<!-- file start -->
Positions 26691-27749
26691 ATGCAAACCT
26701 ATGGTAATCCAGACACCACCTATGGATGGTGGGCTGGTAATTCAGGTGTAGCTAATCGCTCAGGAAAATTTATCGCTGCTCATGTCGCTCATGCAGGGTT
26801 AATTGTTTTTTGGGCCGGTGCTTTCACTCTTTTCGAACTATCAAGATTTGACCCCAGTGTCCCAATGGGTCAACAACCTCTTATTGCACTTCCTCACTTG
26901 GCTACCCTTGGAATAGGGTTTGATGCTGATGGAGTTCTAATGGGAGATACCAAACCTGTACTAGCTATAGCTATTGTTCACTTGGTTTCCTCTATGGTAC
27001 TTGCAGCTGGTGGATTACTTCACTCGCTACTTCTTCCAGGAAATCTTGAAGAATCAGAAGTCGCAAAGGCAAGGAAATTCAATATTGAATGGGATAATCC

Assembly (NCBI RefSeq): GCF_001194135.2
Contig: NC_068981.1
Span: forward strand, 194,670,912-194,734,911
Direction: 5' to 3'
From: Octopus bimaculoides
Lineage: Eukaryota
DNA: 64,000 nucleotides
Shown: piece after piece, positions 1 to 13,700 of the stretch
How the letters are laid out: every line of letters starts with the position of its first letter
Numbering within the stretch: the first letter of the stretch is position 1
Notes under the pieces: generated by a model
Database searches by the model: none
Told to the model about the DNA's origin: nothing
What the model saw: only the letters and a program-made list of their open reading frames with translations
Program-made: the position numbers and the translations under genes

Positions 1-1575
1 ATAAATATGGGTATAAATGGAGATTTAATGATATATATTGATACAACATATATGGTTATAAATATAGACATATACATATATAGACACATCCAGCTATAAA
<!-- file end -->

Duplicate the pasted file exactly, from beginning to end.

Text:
Positions 26691-27749
26691 ATGCAAACCT
26701 ATGGTAATCCAGACACCACCTATGGATGGTGGGCTGGTAATTCAGGTGTAGCTAATCGCTCAGGAAAATTTATCGCTGCTCATGTCGCTCATGCAGGGTT
26801 AATTGTTTTTTGGGCCGGTGCTTTCACTCTTTTCGAACTATCAAGATTTGACCCCAGTGTCCCAATGGGTCAACAACCTCTTATTGCACTTCCTCACTTG
26901 GCTACCCTTGGAATAGGGTTTGATGCTGATGGAGTTCTAATGGGAGATACCAAACCTGTACTAGCTATAGCTATTGTTCACTTGGTTTCCTCTATGGTAC
27001 TTGCAGCTGGTGGATTACTTCACTCGCTACTTCTTCCAGGAAATCTTGAAGAATCAGAAGTCGCAAAGGCAAGGAAATTCAATATTGAATGGGATAATCC

Assembly (NCBI RefSeq): GCF_001194135.2
Contig: NC_068981.1
Span: forward strand, 194,670,912-194,734,911
Direction: 5' to 3'
From: Octopus bimaculoides
Lineage: Eukaryota
DNA: 64,000 nucleotides
Shown: piece after piece, positions 1 to 13,700 of the stretch
How the letters are laid out: every line of letters starts with the position of its first letter
Numbering within the stretch: the first letter of the stretch is position 1
Notes under the pieces: generated by a model
Database searches by the model: none
Told to the model about the DNA's origin: nothing
What the model saw: only the letters and a program-made list of their open reading frames with translations
Program-made: the position numbers and the translations under genes

Positions 1-1575
1 ATAAATATGGGTATAAATGGAGATTTAATGATATATATTGATACAACATATATGGTTATAAATATAGACATATACATATATAGACACATCCAGCTATAAA